Thursday Thoughts: Dexter’s Talent
The draft begins two weeks from tonight, and aside from Clemson quarterback Trevor Lawrence going first overall to Jacksonville, the only other certainty will be the “experts” gushing over every single pick. Meanwhile, at least half of the players chosen in round 1 will likely be busts or just serviceable players. Of the 32 players taken in round 1 in 2015, only 11 are quality starters. Remember that when the talking heads start pontificating. Anyway, here are three Packers-related thoughts that ran through my head the past few days:
Dexter Williams was kicked out of practice as a rookie and released twice last season, but he’s still around. The former sixth-round pick from Notre Dame, who’s spent most of his pro career on the Packers’ practice squad, will have one more chance this summer to prove he belongs on the 53-man roster. There’s no denying his talent as a runner. He’s blessed with good size (5-11, 212) and enough speed to go 75 yards every time he touches the ball. What’s keeping the 24-year-old from getting on the field are all the little things. He’s yet to earn the confidence of the coaches when it comes to ball security and pass protection. That Williams is entering his third training camp with the Packers is a testament to his talent, but he’ll need more than talent to earn the No. 3 job behind Aaron Jones and A.J. Dillon. He’ll need to show he’s a complete back – the type of back Matt LaFleur can trust in a big spot.
Williams (#2) showed off a number of his impressive skills as a runner on this 32-yard TD against Syracuse at Yankee Stadium in 2018. His vision, body control, strength, speed, and acceleration are why the Packers haven’t given up on him despite some shaky moments the past two summers.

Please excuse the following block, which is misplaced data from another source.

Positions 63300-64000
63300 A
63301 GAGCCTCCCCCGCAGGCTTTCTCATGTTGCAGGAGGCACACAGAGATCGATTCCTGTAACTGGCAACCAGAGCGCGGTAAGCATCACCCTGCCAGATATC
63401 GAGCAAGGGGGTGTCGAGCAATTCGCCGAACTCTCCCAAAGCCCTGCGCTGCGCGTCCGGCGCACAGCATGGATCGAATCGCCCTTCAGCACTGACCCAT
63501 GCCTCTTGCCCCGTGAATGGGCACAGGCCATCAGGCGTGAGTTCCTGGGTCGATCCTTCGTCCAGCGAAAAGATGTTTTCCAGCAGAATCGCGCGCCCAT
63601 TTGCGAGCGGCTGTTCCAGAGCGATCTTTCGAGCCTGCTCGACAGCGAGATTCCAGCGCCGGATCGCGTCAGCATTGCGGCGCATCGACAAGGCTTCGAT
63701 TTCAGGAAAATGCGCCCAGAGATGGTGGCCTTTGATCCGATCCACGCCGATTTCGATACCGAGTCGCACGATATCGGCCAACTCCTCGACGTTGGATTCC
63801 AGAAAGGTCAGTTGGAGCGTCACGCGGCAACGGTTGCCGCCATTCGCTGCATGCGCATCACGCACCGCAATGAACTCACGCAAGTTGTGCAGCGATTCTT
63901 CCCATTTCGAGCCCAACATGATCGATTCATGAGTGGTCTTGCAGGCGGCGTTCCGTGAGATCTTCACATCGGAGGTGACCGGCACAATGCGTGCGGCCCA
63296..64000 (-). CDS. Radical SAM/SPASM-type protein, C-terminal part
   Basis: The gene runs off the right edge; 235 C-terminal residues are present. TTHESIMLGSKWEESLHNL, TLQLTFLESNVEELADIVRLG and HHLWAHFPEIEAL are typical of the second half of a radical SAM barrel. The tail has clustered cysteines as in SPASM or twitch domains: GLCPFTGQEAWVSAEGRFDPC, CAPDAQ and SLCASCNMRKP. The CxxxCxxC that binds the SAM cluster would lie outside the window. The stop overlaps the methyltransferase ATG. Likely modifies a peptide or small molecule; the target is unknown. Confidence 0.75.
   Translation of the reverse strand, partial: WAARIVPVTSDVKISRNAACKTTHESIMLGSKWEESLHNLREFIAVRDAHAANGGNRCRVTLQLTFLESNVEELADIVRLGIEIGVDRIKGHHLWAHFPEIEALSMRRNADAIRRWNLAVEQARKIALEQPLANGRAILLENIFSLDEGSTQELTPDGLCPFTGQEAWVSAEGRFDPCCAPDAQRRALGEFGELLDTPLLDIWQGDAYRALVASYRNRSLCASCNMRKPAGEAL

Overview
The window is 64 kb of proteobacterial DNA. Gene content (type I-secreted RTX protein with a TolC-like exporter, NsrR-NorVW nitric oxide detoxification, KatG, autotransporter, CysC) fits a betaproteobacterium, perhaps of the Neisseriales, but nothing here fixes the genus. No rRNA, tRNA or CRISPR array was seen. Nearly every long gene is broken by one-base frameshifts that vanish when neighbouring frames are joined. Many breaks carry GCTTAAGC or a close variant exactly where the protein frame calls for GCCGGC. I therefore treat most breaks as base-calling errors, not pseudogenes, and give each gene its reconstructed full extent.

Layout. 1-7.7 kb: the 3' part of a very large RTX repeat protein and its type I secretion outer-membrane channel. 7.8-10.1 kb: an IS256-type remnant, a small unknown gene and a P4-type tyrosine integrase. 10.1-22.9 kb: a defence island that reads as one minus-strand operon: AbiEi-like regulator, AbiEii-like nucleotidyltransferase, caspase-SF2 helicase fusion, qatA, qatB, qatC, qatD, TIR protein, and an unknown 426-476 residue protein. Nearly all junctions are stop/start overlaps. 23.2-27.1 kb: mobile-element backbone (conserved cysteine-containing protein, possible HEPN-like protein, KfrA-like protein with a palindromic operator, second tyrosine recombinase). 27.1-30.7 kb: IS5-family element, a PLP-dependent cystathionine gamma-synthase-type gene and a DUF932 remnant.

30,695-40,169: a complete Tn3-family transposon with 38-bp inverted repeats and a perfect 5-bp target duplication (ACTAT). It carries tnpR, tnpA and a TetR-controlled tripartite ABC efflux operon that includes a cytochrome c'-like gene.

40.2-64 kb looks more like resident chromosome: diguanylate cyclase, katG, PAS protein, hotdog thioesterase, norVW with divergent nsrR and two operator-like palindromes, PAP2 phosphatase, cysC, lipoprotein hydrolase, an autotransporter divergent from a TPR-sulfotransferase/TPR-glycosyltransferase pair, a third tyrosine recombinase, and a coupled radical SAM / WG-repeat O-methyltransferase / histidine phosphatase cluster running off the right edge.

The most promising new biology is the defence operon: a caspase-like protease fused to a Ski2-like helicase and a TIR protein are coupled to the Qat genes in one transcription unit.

Aaron Rodgers still has the highest cap number in the National Football League at $37.2 million – $5.3 million more than Russell Wilson of the Seahawks. Since the Packers didn’t need permission to restructure their star quarterback’s contract, the only logical explanation for doing nothing is that general manager Brian Gutekunst wants to keep open the option to begin the Jordan Love era in 2022. At this point, doing something significant with Rodgers’ deal wouldn’t make much sense, aside from lowering the tension level between the team and its best player. Unless Gutekunst has a trade in mind, there aren’t any free agents left who’d require the Packers to clear a large amount of cap space. What’s remaining are older players who’ll likely settle for modest contracts in the coming weeks. If Gutekunst has a master plan, he needs to stick to it because turning back now makes no sense.
Seven new head coaches were hired in January, and 27 assistants were considered for those jobs. It’s still hard to believe that Nathaniel Hackett, who helped orchestrate the No. 1 scoring offense in the NFL in 2020, received only one interview. I get that the personable 40-year-old didn’t technically call the plays and that he had the MVP of the league at quarterback, but so what? In 2017, he did call the plays with Blake Bortles at quarterback for the Jaguars, and the offense finished sixth in total yards and fifth in scoring en route to the AFC title game. That alone should’ve garnered him more interviews than the likes of Joe Brady and Jerod Mayo. Come to think of it, what he accomplished in Jacksonville deserves more than a few interviews. It deserves a statue in front of TIAA Bank Field.